I know, I know. I haven’t posted the pictures from Day Three yet- but the Easter Weekend got me all discombobulated. Add to that a trip to the Texas Hill Country, no internet while I was there and I have more to do than I can shake a stick at and, well, this is what you get. A Cowgirl that is way, way, way, behind! And I figured that since I’m so behind, I should probably try to get Day Four chronicled before I forget what went on. Not that I would. It was one of the best days of my life.
We started day four with the usual Q and A session. Lots of people had questions about the backing circles then turning out of them drill that we learned from day three. Buck had told us that we don’t kick our horses to back them up, which had caused all kind of stir from the day before. So that prompted him to show us how he progresses to a faster and faster backup.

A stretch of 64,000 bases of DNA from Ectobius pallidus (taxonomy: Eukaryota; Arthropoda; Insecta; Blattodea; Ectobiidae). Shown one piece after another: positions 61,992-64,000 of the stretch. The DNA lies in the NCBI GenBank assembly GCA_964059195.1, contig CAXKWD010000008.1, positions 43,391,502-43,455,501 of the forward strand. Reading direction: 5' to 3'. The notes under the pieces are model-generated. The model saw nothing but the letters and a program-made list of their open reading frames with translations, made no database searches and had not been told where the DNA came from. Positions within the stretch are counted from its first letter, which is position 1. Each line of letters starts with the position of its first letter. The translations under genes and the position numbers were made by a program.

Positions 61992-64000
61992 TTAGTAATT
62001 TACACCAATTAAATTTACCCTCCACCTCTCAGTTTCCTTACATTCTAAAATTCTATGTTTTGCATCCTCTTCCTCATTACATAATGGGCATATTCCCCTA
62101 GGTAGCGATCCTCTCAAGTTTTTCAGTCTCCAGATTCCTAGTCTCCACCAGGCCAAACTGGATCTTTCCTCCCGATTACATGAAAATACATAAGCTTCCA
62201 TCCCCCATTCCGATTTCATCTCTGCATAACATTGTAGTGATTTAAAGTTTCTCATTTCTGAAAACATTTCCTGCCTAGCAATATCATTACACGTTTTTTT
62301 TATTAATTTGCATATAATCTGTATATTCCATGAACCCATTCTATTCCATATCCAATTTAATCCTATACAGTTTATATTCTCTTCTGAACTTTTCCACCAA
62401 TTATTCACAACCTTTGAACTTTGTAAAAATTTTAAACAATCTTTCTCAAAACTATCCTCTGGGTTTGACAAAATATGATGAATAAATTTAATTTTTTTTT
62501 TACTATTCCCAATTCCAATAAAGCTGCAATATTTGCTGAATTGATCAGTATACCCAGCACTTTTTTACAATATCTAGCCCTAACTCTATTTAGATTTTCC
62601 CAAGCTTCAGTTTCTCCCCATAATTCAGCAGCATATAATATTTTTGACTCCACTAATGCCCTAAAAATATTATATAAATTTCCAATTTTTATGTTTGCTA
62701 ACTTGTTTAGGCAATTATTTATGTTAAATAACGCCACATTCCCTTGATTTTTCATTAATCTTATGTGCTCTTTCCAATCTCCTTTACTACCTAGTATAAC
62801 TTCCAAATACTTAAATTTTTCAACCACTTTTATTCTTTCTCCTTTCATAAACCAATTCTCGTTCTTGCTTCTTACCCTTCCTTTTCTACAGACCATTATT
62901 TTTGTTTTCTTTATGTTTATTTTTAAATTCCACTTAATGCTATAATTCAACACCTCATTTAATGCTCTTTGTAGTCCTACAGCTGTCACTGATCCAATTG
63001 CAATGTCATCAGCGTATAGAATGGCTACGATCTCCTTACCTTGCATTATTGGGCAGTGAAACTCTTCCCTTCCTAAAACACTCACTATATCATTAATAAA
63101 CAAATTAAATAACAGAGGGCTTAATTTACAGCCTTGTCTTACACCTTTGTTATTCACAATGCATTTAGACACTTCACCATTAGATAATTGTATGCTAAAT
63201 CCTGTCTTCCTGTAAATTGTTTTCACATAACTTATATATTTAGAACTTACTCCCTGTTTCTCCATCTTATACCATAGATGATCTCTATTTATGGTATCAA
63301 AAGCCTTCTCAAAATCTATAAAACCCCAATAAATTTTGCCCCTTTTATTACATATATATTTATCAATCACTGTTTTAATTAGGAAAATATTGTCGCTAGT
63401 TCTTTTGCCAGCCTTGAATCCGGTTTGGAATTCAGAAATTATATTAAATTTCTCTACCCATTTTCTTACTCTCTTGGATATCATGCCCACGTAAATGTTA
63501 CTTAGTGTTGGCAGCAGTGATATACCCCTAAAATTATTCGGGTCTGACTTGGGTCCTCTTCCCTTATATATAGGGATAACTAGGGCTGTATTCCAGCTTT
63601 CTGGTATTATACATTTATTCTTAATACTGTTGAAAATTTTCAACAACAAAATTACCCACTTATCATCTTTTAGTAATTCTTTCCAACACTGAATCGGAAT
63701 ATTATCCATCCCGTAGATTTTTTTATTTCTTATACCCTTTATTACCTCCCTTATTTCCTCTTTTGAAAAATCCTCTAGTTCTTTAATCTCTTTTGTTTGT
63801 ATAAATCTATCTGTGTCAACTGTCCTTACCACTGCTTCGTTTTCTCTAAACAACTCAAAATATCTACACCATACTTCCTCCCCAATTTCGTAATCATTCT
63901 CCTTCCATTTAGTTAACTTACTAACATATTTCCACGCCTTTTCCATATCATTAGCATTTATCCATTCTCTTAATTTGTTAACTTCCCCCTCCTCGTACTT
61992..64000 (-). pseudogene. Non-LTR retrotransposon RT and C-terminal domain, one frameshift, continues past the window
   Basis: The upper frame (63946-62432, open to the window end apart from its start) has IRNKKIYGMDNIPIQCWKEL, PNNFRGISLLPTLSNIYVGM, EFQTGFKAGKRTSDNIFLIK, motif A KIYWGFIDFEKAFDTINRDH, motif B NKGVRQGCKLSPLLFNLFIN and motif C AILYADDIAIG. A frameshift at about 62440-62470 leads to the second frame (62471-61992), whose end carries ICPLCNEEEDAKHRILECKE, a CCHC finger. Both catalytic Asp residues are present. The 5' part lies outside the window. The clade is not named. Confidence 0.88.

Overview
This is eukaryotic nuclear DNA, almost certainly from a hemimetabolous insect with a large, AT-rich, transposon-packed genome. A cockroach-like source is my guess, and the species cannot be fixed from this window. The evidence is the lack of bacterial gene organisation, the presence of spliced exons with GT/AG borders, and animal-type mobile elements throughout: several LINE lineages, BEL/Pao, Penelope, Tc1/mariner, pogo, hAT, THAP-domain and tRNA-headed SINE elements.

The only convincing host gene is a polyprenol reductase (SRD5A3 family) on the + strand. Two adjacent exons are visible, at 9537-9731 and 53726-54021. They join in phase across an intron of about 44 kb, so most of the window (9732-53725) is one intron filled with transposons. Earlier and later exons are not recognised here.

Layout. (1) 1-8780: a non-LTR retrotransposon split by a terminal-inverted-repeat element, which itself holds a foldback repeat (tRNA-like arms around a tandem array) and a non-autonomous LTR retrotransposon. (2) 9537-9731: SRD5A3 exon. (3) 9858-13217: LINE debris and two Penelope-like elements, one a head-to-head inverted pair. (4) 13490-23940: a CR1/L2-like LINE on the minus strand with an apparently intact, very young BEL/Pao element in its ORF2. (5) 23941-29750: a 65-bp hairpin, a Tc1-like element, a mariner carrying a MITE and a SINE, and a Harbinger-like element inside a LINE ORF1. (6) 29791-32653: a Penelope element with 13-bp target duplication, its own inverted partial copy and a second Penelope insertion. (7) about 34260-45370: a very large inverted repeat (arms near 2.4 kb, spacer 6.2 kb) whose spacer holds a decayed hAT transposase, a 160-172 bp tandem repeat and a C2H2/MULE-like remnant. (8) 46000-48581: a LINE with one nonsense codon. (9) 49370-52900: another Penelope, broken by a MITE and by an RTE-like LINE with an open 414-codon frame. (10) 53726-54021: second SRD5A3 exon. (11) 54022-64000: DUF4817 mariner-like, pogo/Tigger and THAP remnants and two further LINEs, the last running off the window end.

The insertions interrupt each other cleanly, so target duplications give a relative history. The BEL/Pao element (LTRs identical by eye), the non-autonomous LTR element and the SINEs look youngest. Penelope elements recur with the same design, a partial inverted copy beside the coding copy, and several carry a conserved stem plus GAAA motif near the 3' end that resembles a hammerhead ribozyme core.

To start his horses backing up, he simply picks up the reins, gets a soft feel, tips his shoulders back stays sitting in the go position and asks the horse to come off the soft feel. With the shoulders tipped back, it does shift your weight to a different location thus allowing your horse to learn to decipher the difference in go forward, and go back. Don’t forget that in Day Three he talked about releasing with every step. When the horse is good at the first method, he will then ride ahead of the motion, being sure to release with every step, but the release is late, which in turns makes your horse hurry. After they’re good at that he will vibrate the top of his legs which gets a lot more life out of his horses. By this time he can speed up or slow down the backup, but he says the horses learn that if they hurry, they get to quit and go back to being relaxed, so it is more difficult to slow your backup down after you’ve gotten them sped up. He didn’t say you couldn’t do it, because of course he can. And so can I, though I’m not nearly as fluid at it as he is.